This registers the types as a single instance per the scope of the container’s lifetime. The lifetime is only a consideration if you resolve dependencies within nested lifetime scopes. So far for this application there is only ever going to be a single scope, so the instances are essentially singletons - the same instance of a Foo will be provided to all components that request it.

Components and dependencies

It’s probably a good time to step back and look at what is meant by ‘injecting a dependency’ and how components can ‘request’ dependencies.

At the top level our game class gets a container - IContainer. This container is used to resolve the game’s high level dependencies:

var player = _container.Resolve<IPlayer>()

To resolve the player object Autofac searches through its registrations and finds a concrete class that implements the IPlayer class.

public class Player : IPlayer, IRegistering
{
	//...

It creates an instance of the player, automatically resolving the dependencies required by the Player class’s constructor.

public Player(IContentManager contentManager, IViewport viewport, IAnimationFactory animationFactory)
{
	//...

This means that the game class doesn’t have to know anything about the player class’s dependencies, and the player class doesn’t rely on particular implementations of its dependencies. Because the player class depends on interfaces, we can easily pass in mock dependencies in our unit tests.

Resolving a dependency using Autofac is slower than just creating a player manually, like var player = new Player(_contentManager, this.Viewport, ..... But a player is only created once at the start of the game, so the cost is negligible. For things that need to be created multiple times within the game loop (such as projectiles or particles) we will use other methods like factories, which will speed up object creation while still allowing dependency injection.

The IRegistering interface

The IRegistering interface is an empty interface that is used as a marker for classes that should be registered with Autofac. Without using a marker interface, the registration will either apply across all types found in the assembly (which could include types that shouldn’t be registered) or each type needs to be registered manually.

The scanning registration process isn’t free but it would generally take much less than a second. This is another once-off cost of speed at the start of the application.

Abstractions and wrappers

I introduced Autofac to the application so I could easily manage some changes to the code that will support adding unit tests.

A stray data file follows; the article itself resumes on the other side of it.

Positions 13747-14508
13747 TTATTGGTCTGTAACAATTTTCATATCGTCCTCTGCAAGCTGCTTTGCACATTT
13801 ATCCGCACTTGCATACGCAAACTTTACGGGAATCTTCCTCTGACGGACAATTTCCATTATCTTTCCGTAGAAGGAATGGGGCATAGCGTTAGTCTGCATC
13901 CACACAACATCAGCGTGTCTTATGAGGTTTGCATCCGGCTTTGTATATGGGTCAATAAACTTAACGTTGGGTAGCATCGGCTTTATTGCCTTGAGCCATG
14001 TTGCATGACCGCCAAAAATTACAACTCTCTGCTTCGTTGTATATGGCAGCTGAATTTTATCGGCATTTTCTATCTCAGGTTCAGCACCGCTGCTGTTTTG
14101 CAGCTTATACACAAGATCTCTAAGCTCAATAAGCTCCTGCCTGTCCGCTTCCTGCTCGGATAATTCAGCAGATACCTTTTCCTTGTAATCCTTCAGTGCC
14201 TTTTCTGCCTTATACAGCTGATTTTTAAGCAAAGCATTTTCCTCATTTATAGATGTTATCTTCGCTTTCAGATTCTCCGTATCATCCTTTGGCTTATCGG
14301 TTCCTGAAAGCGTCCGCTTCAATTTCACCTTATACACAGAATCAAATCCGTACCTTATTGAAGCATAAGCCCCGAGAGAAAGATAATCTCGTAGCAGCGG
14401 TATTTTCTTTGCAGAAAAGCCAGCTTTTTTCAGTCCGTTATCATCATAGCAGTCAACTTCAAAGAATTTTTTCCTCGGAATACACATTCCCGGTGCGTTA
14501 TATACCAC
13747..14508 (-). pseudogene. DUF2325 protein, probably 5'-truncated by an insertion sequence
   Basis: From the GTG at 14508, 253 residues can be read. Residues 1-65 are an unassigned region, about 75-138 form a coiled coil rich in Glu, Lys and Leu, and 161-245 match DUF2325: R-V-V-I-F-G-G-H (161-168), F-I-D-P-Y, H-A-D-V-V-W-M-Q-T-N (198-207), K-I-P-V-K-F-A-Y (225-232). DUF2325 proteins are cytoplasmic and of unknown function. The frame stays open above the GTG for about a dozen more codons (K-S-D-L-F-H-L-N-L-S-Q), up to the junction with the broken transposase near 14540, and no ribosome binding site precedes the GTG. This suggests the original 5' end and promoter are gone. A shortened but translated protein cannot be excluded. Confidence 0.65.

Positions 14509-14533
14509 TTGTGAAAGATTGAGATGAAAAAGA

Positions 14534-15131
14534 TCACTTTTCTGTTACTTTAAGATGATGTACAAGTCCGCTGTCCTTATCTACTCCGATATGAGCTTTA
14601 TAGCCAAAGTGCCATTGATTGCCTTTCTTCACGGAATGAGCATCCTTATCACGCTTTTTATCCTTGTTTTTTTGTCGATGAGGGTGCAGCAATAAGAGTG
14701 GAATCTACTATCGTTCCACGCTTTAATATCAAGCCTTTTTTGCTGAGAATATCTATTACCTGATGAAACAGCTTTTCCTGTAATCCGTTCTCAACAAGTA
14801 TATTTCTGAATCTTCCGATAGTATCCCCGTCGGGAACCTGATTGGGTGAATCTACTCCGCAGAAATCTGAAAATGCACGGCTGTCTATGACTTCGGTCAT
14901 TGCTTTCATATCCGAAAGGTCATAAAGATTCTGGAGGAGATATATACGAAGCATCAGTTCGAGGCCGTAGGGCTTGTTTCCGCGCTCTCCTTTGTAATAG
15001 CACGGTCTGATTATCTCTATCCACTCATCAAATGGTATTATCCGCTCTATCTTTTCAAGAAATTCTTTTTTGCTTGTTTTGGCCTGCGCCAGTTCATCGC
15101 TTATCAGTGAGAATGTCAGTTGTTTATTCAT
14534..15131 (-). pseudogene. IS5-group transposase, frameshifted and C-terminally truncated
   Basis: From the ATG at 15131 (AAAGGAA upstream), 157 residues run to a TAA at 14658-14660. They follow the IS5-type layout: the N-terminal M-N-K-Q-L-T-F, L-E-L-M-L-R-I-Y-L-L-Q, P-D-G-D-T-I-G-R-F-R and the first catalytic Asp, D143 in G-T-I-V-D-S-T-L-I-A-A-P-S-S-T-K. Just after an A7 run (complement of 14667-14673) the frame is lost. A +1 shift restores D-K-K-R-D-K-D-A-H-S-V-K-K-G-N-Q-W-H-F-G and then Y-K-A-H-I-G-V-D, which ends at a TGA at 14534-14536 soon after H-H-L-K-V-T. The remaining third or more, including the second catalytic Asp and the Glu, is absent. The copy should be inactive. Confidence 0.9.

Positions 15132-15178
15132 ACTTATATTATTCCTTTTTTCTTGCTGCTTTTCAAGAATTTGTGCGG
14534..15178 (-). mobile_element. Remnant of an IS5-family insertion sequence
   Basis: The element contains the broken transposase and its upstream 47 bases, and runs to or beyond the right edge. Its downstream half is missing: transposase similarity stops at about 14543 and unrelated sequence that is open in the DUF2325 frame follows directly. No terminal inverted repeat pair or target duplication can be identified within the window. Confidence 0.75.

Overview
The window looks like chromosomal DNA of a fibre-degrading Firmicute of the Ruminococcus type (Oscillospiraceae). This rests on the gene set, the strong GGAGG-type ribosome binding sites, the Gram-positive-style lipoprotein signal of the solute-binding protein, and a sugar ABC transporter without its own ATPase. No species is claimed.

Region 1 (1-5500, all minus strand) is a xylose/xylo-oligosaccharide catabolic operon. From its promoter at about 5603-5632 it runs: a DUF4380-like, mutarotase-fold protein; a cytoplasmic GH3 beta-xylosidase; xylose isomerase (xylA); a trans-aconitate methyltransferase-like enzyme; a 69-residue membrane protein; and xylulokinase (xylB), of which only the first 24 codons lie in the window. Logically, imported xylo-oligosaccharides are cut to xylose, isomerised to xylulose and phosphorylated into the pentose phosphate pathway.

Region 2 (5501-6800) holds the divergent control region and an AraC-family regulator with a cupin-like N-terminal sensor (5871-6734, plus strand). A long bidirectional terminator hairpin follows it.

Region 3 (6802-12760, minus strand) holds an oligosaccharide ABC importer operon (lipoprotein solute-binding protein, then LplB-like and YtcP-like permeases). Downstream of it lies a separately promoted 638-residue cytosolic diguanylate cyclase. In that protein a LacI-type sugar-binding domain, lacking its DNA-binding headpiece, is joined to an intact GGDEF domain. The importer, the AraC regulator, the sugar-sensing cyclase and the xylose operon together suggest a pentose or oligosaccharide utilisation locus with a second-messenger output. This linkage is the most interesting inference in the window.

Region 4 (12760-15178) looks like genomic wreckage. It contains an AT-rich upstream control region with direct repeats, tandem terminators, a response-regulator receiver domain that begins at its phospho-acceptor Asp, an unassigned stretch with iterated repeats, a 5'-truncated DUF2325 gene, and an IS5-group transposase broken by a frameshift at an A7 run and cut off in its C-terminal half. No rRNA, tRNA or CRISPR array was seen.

An example is the Player class. I eventually want to add some tests around the player’s screen edge detection. To do that before my changes I would have to pass in test implementations of the content manager, sprite batch and viewport. I don’t know if those implementations would work in a test harness without actually creating a window with its own game loop. I avoid this complexity by passing in abstractions. For example, I could create a mock content manager that will provide a mock texture, without having to configure a real content manager with a texture.

MonoGame doesn’t have any abstractions around the main elements, which makes testing using the build in system difficult. For example, the SpriteBatch class has a hard dependency on GraphicsDevice and none of the methods are virtual, so even subclassing wouldn’t work. To get around these dependencies with my own game objects, I’ve created a small set of wrapper classes with interfaces to replace the MonoGame elements.

ContentManagerWrapper is a wrapper for the MonoGame ContentManager class:

internal class ContentManagerWrapper
    : IContentManager, IRegistering
{
    private readonly ContentManager _contentManager;

    public ContentManagerWrapper(ContentManager contentManager)
    {
        _contentManager = contentManager;
    }

    public ITexture2D Load(string assetName)
    {
        var texture = _contentManager.Load<Texture2D>(assetName);
        return new Texture2DWrapper(texture);
    }
}

It exposes the Load() method, which just calls the underlying ContentManager instance’s method and returns the Texture2D result wrapped in a Texture2DWrapper, which implements ITexture2D. It has the IRegistering marker interface so it will be automatically registered with Autofac when the application starts, and the ContentManager instance is provided by Autofac from the registered instance (the one belonging to the game). It also implements the IContentManager interface:

public interface IContentManager
{
    ITexture2D Load(string assetName);
}

This means that classes that want to use the content manager just take a dependency on IContentManager:

public class Player : IPlayer, IRegistering
{
	//...